One of the most common

classes of

vector space encountered in

mathematics, especially

functional analysis.

**Definition:** A Banach space is a normed vector space which is complete in the metric induced by its norm.

That is, start with a vector space E over the real numbers **R** or complex numbers **C** (or you could use another complete normed field such as the p-adic numbers, but that's a whole 'nother can of worms). Call your field of choice **k**. Define a norm || || on E, which is a notion of absolute value or distance from zero that is compatible with the vector space structure on E:

If you think of ||x|| as the

distance of x from

zero, then || || defines a

metric d on E, by setting d(x, y) = ||x - y||. This turns E into a

metric space. If E is

complete under this

metric, then we call E a

Banach space.

Every finite-dimensional vector space over the real or complex numbers is a Banach space, using the conventional Euclidean norm

||(x_{1}, ..., x_{n})|| = (|x_{1}|^{2} + ... + |x_{n}|^{2})^{1/2}.

(A perverse way to describe this norm on **R**^{n} would be to call it L^{2}_{R}{1, ..., n}. See below.) In fact, it is not hard to prove that every finite-dimensional Banach space is isomorphic to one of these. The interest of Banach spaces lies in the many nontrivial infinite-dimensional examples. These include:

- C
_{R}(X) or C_{C}(X), the real- or complex-valued continuous functions on a compact metric space X, using the "uniform norm"
||f||_{∞} = sup {|f(x)|: x ∈ X}.

(Why the ∞ subscript? Because this is the same norm used for L^{∞}, in the next item.)

- L
^{p}(μ), the Lebesgue space of functions on a measure space (X, μ) whose pth powers are integrable; when 1 ≤ p < ∞, the L^{p} norm of a function f is the pth root of the integral of |f|^{p} over X:
||f||_{p} = (∫_{X} |f|^{p} dμ)^{1/p}.

For p = ∞, the corresponding space L^{∞}(μ) is the space of measurable functions f on X which are *essentially bounded*, that is there exists some bound N such that {x ∈ X : |f(x)| > N} has μ-measure zero. The infimum of all such N is called the *essential supremum* of |f| on X, and we put

||f||_{∞} = ess sup_{x∈X} |f(x)|.

(Why is this the *same* norm as above? Because a *continuous* function, which is essentially bounded, is bounded.) When the total measure μ(X) is finite, L^{∞} is actually the intersection of L^{p} for all 1 ≤ p < ∞; but this is no longer true when X has infinite total measure.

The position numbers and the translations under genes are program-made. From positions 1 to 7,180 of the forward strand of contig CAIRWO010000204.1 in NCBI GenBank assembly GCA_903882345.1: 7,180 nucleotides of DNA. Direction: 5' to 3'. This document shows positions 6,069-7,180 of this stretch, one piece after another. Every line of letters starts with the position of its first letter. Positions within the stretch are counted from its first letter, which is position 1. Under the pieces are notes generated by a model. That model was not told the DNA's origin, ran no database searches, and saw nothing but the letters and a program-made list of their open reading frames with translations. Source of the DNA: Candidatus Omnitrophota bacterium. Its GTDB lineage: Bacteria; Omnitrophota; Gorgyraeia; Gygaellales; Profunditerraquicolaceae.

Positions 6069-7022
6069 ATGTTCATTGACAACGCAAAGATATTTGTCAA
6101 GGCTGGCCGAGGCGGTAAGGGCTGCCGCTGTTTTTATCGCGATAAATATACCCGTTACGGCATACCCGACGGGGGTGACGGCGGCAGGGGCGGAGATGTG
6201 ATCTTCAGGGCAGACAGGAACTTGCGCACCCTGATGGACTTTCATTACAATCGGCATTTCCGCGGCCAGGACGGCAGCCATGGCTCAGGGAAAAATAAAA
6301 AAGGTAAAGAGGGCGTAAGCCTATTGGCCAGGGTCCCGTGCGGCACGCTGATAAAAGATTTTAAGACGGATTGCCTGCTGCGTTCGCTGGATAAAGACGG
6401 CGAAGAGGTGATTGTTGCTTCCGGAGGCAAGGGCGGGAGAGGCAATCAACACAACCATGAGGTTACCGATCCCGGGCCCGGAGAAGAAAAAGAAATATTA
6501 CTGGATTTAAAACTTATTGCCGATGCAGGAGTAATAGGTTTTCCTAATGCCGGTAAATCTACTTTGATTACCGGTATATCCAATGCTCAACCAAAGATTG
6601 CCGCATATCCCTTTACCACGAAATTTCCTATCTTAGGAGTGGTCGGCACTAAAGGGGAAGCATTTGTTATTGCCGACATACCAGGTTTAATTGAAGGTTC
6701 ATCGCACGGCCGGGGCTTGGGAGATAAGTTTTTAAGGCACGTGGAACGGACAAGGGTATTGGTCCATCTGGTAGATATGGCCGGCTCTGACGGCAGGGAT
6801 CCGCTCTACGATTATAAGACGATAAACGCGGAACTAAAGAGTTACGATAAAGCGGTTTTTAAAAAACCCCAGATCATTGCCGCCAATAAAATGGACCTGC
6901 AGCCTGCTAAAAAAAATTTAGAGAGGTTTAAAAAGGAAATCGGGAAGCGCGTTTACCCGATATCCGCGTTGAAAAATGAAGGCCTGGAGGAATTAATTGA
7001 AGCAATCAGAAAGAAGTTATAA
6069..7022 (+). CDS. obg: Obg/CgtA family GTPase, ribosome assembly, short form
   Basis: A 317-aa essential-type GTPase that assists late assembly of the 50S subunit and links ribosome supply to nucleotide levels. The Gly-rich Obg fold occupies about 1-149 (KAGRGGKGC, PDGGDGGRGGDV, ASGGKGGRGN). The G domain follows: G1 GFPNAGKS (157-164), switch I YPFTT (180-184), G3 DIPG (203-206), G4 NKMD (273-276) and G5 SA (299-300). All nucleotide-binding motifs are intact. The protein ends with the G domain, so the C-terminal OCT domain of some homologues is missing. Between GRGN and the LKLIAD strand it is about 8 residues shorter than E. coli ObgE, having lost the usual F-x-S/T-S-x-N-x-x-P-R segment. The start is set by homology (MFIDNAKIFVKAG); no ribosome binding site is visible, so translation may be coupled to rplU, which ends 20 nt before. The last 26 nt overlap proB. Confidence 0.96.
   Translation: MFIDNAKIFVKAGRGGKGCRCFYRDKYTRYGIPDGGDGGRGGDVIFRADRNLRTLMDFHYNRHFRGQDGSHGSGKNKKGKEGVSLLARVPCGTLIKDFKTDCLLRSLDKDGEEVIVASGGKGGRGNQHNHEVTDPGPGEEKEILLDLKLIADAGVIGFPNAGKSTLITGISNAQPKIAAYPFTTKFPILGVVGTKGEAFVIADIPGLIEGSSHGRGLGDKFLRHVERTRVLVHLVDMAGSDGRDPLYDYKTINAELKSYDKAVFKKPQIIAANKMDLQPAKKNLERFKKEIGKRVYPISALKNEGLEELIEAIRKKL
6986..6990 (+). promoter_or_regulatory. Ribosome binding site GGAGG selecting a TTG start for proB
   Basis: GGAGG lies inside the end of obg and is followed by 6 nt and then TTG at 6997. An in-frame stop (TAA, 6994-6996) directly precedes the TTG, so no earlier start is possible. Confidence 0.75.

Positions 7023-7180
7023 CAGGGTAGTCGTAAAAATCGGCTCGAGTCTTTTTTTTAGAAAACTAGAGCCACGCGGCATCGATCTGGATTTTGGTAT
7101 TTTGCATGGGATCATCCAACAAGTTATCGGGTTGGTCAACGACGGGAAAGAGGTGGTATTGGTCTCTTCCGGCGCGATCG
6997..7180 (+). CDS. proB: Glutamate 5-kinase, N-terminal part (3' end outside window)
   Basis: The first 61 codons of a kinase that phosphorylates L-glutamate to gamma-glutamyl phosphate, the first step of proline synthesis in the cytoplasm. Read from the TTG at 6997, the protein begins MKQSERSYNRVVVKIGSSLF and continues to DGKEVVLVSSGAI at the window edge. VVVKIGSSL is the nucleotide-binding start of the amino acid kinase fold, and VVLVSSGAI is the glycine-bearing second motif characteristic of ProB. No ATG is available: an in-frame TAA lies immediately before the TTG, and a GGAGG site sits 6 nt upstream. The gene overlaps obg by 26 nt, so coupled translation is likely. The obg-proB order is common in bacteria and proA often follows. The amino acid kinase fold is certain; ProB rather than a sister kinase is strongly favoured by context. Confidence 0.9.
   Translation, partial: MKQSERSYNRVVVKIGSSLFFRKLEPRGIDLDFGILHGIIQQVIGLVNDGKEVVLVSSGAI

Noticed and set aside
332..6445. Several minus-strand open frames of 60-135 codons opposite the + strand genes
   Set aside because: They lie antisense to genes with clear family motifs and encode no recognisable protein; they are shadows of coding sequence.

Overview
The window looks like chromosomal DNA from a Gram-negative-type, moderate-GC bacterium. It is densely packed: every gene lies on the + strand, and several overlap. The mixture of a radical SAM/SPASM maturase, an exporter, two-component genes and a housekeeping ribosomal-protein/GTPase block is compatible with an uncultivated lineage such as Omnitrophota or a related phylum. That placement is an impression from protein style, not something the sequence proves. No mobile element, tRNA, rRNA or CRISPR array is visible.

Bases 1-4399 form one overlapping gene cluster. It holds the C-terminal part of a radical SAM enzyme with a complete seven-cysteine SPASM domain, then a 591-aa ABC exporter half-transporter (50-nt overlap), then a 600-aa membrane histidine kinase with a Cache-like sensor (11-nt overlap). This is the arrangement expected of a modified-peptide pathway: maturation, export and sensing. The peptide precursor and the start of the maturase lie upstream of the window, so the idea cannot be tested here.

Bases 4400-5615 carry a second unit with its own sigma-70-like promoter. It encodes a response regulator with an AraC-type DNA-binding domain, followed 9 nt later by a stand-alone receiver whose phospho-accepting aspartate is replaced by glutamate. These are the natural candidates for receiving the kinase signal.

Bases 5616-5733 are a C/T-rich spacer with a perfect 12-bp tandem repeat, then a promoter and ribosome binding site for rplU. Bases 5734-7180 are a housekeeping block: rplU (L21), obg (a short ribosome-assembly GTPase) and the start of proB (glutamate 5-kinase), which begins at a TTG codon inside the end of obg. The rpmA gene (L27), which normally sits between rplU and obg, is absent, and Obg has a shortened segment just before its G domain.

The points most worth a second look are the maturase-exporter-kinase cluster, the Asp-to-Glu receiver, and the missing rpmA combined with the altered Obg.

Because Lebesgue integration ignores sets of measure zero, the elements of L^{p} are actually not functions, but equivalence classes of functions which are equal almost everywhere. The fundamental fact of Fourier analysis is an isometric isomorphism between L^{2}(**T**) and L^{2}(**Z**), where **Z** is the integers and **T** is the unit circle. (The latter space is frequently written *l*^{2}, but with a script lowercase 'ell'.) Elements of these two spaces are periodic functions and Fourier series respectively.

- C
^{k}(X), the space of k times differentiable functions on a compact smooth manifold X. Although, as sets of functions, C^{k}(X) is a subset of C(X), it is not a closed subspace of the Banach space C(X), because a uniformly convergent sequence of differentiable functions need only be continuous, not differentiable. To make C^{k}(X) into a Banach space we therefore need to restrict the notion of convergence by changing the norm. Roughly speaking, the C^{k} norm of a C^{k} function f on X is the sum of the uniform norms of f and its first k derivatives; there are some technical details involved in computing the norms of the derivatives, since they are not numbers or matrices but symmetric tensor fields on X. Unfortunately C^{∞}(X), the space of infinitely differentiable functions on X, is not a Banach space, but only a Fréchet space. Also, if X is not compact (as is the case for open subsets of **R**^{n}, for instance) these spaces are more complicated, which accounts for some of the technical difficulties in distribution theory.
- Many more technical examples, including the Sobolev spaces near and dear to my heart.